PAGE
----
Stucco Thickness


builtright3
 Share

Recommended Posts

8 minutes ago, CharlesVolz said:

I use 7/8" for 3-coat system for the lathe/stucco per ASTM C926 Table 4 summarized here:

 

__CA temp 0.JPG

That's what I have always done is 7/8". However It always usually ends up being 1" on finish

Not sure where Chief gets 1 1/8"

Edited by builtright3
Clarification
  • Upvote 2
Link to comment
Share on other sites

1 hour ago, builtright3 said:

That's what I have always done is 7/8". However It always usually ends up being 1" on finish

Not sure where Chief gets 1 1/8"

Good to know. Thank you.

Link to comment
Share on other sites

The mill core (J Metal) that we use is 7/8" but they screed the brown coat to it and than the color added will make it one inch.

Not sure why I'm even processing this after almost 40 years in construction. I guess because I'm full time doing drawings and design now and I like to be accurate.

Link to comment
Share on other sites

The ASTM 926 uses the language "nominal" to allow for some variation:

 

Quote

What is the correct thickness of stucco?

Stucco thickness depends on the backup system and on whether or not lath is present. In ASTM C926, the Standard Specification for Application of Portland Cement-Based Plaster, thicknesses are provided for scratch, brown, and finish coats.

 

Over frame construction, lath must be used. Over solid substrates—which include concrete masonry, cast-in-place concrete, and precast concrete—lath is sometimes used. When lath is present, three-coat plaster is recommended. Note that frame construction—metal or wood studs—may or may not have sheathing present, but that plaster thickness is independent of sheathing. With lath, total plaster thickness is 7/8 inch.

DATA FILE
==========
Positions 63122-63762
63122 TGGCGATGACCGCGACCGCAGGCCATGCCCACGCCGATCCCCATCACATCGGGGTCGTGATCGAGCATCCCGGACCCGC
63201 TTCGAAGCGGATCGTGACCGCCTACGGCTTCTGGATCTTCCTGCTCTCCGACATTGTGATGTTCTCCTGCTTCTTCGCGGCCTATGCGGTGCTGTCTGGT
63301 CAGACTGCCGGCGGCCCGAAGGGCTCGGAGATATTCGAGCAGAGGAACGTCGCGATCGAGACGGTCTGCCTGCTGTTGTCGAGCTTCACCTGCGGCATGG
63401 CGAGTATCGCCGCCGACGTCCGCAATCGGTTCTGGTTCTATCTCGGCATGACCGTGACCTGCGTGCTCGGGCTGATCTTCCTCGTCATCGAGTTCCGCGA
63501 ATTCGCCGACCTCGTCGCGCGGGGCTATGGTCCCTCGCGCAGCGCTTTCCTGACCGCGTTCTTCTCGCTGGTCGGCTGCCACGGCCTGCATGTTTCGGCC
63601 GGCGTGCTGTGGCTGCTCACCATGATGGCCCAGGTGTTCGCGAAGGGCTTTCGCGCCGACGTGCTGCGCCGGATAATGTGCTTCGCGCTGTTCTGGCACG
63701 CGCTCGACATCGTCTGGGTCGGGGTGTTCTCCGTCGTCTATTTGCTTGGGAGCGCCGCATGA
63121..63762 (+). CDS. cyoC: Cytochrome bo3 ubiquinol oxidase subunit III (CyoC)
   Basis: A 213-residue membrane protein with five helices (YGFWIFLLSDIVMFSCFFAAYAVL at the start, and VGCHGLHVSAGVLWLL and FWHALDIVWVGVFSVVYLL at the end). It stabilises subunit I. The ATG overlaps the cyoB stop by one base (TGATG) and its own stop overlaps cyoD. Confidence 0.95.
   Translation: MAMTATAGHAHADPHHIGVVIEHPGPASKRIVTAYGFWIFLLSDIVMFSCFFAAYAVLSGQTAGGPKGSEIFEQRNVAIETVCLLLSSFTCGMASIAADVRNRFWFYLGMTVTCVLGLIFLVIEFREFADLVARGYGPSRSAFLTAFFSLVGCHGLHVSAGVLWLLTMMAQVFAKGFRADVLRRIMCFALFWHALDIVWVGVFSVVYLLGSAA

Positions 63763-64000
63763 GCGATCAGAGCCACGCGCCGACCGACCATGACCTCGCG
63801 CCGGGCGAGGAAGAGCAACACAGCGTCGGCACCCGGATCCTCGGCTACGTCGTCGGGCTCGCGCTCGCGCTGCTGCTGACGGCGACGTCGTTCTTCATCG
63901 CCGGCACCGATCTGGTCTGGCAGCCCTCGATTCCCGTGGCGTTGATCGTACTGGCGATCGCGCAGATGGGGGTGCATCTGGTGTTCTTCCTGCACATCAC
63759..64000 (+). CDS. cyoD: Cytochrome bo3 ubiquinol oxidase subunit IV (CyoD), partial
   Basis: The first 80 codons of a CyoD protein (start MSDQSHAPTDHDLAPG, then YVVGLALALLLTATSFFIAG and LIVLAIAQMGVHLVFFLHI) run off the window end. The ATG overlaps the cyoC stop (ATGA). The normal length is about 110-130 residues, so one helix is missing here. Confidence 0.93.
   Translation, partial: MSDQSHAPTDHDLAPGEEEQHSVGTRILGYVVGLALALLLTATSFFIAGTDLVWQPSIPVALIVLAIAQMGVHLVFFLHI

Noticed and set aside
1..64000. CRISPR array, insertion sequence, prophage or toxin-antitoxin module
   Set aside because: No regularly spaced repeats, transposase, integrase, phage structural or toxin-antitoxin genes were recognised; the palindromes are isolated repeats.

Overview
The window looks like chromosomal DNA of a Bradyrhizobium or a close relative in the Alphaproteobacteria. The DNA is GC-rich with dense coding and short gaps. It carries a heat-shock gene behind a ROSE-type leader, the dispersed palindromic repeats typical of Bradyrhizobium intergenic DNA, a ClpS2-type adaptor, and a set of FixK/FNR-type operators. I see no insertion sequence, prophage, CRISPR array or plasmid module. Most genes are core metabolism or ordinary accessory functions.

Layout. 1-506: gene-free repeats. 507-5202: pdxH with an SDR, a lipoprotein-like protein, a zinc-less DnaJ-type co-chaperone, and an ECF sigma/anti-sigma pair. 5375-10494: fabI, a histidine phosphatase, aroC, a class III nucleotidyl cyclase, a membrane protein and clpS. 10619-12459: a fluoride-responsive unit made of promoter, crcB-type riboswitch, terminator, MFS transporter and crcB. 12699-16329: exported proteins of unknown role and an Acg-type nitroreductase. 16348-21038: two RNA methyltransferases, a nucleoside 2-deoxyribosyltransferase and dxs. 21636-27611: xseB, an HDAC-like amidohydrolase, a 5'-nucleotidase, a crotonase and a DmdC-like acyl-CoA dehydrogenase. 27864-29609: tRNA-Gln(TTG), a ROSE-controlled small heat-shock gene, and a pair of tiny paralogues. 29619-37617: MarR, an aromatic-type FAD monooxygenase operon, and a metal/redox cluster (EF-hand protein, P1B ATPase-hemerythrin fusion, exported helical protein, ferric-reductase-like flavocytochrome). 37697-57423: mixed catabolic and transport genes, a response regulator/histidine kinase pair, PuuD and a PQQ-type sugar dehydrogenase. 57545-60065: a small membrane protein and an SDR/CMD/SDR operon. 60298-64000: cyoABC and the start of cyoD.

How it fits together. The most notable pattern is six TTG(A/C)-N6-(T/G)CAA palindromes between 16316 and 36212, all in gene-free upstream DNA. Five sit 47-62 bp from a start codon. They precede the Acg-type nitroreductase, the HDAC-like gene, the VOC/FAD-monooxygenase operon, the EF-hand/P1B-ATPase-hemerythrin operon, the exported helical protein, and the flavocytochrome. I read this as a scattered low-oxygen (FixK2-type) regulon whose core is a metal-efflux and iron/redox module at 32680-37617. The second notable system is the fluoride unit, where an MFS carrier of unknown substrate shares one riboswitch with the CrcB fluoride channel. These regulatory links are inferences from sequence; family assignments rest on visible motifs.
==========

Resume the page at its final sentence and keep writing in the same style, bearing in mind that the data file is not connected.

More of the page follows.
Three-coat work can also be specified for solid plaster bases without metal lath. The correct thickness is then 5/8 inch.

 

Two-coat applications are only for use over solid plaster bases without metal lath. For unit masonry, that thickness is ½ inch. For cast-in-place or precast concrete, the thickness for two-coat work is 3/8 inch. These are direct-applied systems, meaning that there is no metal lath involved.

It is important to note that the committee in charge of ASTM C 926, the reference document for this application, has decided to keep the term “nominal thickness” in the title of the table for two- and three-coat work. This term takes into account that walls are built to certain tolerances and may not be exactly plumb or plane. The reference to a nominal thickness allows for small variations from an exact dimension. The intent of the specified thickness is to provide a reasonable system that, over many years, has proven itself to be weather resistant and durable. Local building officials should be consulted for further information about variations from the specified thickness.

 

See www.astm.org for information about ordering a copy of ASTM C926, which contains the recommendations for both vertical and horizontal plaster thickness over metal plaster bases and solid plaster bases.

 

I am sure stucco that is way too thick could cause problems but what stucco contractor is going to do that?

Link to comment
Share on other sites

10 hours ago, CharlesVolz said:

The ASTM 926 uses the language "nominal" to allow for some variation:

 

 

I am sure stucco that is way too thick could cause problems but what stucco contractor is going to do that?

 

Yes, I'm aware. Back to my original question. Why does CA set their default at 1-1/8"? Not important just curious to know where it was pulled from. I build on the west cost (California) so is this a east cost standard? Maybe because of the cold? Not sure?

Link to comment
Share on other sites

Please sign in to comment

You will be able to leave a comment after signing in



Sign In Now
 Share

  • Member Statistics

    31602
    Total Members
    9156
    Most Online
    1badbear
    Newest Member
    1badbear
    Joined